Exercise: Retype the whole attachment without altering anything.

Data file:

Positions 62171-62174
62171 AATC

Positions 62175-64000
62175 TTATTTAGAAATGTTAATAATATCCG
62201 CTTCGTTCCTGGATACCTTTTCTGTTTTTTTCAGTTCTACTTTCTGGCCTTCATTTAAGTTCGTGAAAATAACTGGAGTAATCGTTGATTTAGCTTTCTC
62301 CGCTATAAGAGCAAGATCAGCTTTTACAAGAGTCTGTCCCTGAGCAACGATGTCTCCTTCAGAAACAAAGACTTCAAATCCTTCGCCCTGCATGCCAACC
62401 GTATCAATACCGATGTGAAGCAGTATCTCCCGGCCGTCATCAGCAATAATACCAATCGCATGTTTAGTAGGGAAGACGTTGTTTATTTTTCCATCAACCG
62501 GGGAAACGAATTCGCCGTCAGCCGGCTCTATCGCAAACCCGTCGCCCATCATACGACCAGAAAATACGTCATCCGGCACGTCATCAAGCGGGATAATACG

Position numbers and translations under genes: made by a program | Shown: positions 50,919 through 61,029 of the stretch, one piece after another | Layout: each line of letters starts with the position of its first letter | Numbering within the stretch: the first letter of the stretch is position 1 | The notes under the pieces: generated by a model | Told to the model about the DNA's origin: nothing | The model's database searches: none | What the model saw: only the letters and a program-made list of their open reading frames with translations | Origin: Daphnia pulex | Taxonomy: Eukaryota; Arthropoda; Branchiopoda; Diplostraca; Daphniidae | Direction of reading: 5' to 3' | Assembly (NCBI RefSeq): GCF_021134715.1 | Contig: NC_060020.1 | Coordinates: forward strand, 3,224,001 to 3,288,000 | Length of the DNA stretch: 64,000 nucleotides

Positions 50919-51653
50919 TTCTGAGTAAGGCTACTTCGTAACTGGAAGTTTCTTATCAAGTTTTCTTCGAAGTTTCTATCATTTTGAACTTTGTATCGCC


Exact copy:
Positions 62171-62174
62171 AATC

Positions 62175-64000
62175 TTATTTAGAAATGTTAATAATATCCG
62201 CTTCGTTCCTGGATACCTTTTCTGTTTTTTTCAGTTCTACTTTCTGGCCTTCATTTAAGTTCGTGAAAATAACTGGAGTAATCGTTGATTTAGCTTTCTC
62301 CGCTATAAGAGCAAGATCAGCTTTTACAAGAGTCTGTCCCTGAGCAACGATGTCTCCTTCAGAAACAAAGACTTCAAATCCTTCGCCCTGCATGCCAACC
62401 GTATCAATACCGATGTGAAGCAGTATCTCCCGGCCGTCATCAGCAATAATACCAATCGCATGTTTAGTAGGGAAGACGTTGTTTATTTTTCCATCAACCG
62501 GGGAAACGAATTCGCCGTCAGCCGGCTCTATCGCAAACCCGTCGCCCATCATACGACCAGAAAATACGTCATCCGGCACGTCATCAAGCGGGATAATACG

Position numbers and translations under genes: made by a program | Shown: positions 50,919 through 61,029 of the stretch, one piece after another | Layout: each line of letters starts with the position of its first letter | Numbering within the stretch: the first letter of the stretch is position 1 | The notes under the pieces: generated by a model | Told to the model about the DNA's origin: nothing | The model's database searches: none | What the model saw: only the letters and a program-made list of their open reading frames with translations | Origin: Daphnia pulex | Taxonomy: Eukaryota; Arthropoda; Branchiopoda; Diplostraca; Daphniidae | Direction of reading: 5' to 3' | Assembly (NCBI RefSeq): GCF_021134715.1 | Contig: NC_060020.1 | Coordinates: forward strand, 3,224,001 to 3,288,000 | Length of the DNA stretch: 64,000 nucleotides

Positions 50919-51653
50919 TTCTGAGTAAGGCTACTTCGTAACTGGAAGTTTCTTATCAAGTTTTCTTCGAAGTTTCTATCATTTTGAACTTTGTATCGCC